Over the last two centuries, the Newtown Creek on the Brooklyn/Queens border devolved from a clean, bucolic waterway amid farming communities into a fetid, sewage- and petroleum-filled tributary amid an industrial wasteland.
So polluted is the creek that it’s now a federal Superfund site, and it’ll likely take billions of dollars — and perhaps more than a decade of remedial work — to undo all those years of chemical and biological pollution.
Even so, the clean water advocacy group Riverkeeper is prepared to take the lead in shaping a cleaner, greener future for the six-mile waterway from the East River in Long Island City to the Ridgewood/Brooklyn border. Riverkeeper, in conjunction with the design firm Perkins+Will, released on March 15 a comprehensive report outlining methods to revitalize the creek.
The 158-page report details a vision that provides for a creek clean enough to fish, boat and swim safely; new waterfront parks to give tens of thousands of nearby residences access to nature and recreation; repurposed industrial sites allowing for businesses to thrive while protecting the environment; and a stronger shoreline to guard surrounding neighborhoods from coastal flooding.
“The potential social, economic and environmental benefits of restoring these waterways and their abutting neighborhoods are significant,” said Mike Aziz, senior urban designer for Perkins+Will. “Our work creates a new model for urban, industrial waterways that emphasizes resilience, remediation, recreation and restoration equally.”
The plan — released in conjunction with a similar proposal for cleaning up Flushing Creek — resulted from numerous meetings with members of communities living near the Newtown Creek. That included members of the Newtown Creek Community Advisory Group (CAG), which was formed shortly after the federal Environmental Protection Administration declared the creek a Superfund site in 2010.
Last April, the Newtown Creek CAG developed 12 “vision principles” to clean and revitalize the waterway in the years ahead:
- Remove all contaminated sediment;
- Address combined sewer overflows and stormwater discharge;
- Make fish safe for consumption;
- Improve water quality to swimmable levels;
- Protect and promote marine wildlife;
- Restore shorelines of the creek and its tributaries (Maspeth Creek, Whale Creek, English Kills and Dutch Kills);
- Allow for navigational channels;
- Preserve industrial core;
- Continue mixed use of the waterway;
- Robust community participation;
- Increased public access for education and recreation; and
- Take into account climate change.
The city and state have already taken measures to make the creek a little cleaner — including efforts to reduce sewage overflows into the waterway. But the EPA’s proposed cleanup plan won’t be ready until 2020 or 2021, with a final decision to be made a year thereafter. It make take another 15 years for Newtown Creek to be cleaned to its fullest based on the improvements from that action plan.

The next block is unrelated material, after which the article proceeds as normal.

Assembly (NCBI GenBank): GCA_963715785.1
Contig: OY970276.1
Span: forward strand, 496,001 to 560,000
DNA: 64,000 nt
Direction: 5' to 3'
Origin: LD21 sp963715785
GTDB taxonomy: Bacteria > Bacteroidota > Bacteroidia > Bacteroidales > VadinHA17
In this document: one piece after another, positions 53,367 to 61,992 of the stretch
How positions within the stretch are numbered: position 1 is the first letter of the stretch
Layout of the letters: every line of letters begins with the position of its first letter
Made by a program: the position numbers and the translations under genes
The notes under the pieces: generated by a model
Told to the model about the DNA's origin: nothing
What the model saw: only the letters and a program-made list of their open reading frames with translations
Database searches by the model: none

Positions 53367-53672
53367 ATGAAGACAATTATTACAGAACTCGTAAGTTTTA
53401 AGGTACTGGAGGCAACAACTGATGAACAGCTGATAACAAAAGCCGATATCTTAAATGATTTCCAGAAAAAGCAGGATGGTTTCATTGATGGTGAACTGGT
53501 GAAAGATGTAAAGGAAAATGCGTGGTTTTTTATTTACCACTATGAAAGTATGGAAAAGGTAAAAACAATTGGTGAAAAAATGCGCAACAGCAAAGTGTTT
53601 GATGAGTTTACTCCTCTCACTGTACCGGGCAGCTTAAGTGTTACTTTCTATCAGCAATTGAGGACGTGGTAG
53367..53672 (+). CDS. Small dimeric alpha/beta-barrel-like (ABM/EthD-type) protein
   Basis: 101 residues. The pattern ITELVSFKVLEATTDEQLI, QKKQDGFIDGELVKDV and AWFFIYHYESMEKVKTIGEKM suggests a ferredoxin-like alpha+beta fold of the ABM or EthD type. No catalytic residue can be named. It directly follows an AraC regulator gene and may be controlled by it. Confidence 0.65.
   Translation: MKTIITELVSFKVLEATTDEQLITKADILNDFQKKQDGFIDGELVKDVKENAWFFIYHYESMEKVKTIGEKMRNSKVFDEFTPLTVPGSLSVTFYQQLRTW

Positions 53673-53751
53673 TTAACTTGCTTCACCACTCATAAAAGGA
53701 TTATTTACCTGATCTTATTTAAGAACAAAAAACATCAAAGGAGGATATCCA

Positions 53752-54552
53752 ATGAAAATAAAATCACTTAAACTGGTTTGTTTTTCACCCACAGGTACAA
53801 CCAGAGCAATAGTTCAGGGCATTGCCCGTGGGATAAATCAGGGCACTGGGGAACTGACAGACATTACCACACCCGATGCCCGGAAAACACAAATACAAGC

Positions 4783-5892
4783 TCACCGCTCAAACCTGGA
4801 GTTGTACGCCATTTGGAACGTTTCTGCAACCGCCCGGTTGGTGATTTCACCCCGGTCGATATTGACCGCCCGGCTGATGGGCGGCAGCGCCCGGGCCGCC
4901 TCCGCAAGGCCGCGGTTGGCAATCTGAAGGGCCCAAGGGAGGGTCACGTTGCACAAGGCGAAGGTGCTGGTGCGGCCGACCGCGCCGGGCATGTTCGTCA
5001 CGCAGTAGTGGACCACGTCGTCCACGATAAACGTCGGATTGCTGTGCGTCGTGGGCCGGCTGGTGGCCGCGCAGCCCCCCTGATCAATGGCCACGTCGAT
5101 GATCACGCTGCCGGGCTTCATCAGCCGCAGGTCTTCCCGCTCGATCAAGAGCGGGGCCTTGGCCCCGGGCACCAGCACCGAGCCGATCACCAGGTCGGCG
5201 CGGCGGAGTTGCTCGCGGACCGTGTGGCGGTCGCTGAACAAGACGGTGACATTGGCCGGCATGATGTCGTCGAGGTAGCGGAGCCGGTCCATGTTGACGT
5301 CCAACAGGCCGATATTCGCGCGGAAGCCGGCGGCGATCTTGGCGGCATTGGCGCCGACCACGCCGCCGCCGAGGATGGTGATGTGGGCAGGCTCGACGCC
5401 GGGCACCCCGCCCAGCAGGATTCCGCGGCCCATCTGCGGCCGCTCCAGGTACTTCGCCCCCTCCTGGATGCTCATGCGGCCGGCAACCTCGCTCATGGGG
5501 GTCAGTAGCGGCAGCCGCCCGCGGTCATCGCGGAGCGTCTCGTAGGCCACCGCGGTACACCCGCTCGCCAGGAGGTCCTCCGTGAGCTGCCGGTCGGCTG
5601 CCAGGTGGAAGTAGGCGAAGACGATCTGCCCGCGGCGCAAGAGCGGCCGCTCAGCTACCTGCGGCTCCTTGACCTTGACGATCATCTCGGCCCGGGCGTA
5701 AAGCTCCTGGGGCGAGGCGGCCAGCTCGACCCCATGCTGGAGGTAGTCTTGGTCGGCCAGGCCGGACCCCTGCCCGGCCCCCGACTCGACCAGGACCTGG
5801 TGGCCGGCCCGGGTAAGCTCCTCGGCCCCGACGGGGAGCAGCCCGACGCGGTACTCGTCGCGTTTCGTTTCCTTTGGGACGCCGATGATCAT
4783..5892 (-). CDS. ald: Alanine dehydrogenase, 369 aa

The vision outlined in the Riverkeeper/Perkins+Will proposal unveiled on March 15 addresses repurposing and strengthening the waterfront areas on both sides of the creek.
“Our focus was to outline transformative paths for Newtown Creek: ways to generate greater habitat, community access and sustainable use for decades to come,” said Willis Elkins, project manager at the Newtown Creek Alliance, which was part of the public outreach and plan development process. “We hope the plan inspires local communities and other urban waterways.”
Recreation figures heavily in the vision. At Dutch Kills, planners proposed a new park along 29th Street complete with a wetland ecosystem, a park pavilion and a boat launch for canoe drivers and kayakers. Closer to the new Kosciuszko Bridge on the Maspeth/Brooklyn border, the planners envision a new waterfront, multi-purpose park and oyster gardens along nearby bulkheads.
The vision also calls for Maspeth Creek — near the former Phelps Dodge smelting site that closed nearly four decades ago — to be transformed into a new wetland with a mussel island to encourage the growth of aquatic wildlife.
At the end of the creek on the Ridgewood/Brooklyn border, planners call for the construction of a new Grand Street Bridge to replace the current span that’s more than a century old and is too narrow for most large vehicles to pass each other simultaneously. There’s also the proposed construction of a berm near Western Beef supermarket, one of a number of proposed measures along the creek designed to prevent storm surge flooding.
The vision, of course, is not a final plan for the Newtown Creek, but one which Riverkeeper sees as a roadmap for a waterway that’s not beyond salvation.
“We see Newtown Creek not as an unapproachable problem, or as forgotten a waterway; rather, we see waterways teeming with aquatic life, active recreational communities, clean water stewards and committed educators,” according to the report’s executive summary. “We see a waterway with great potential.”
Click here to download and read the full report.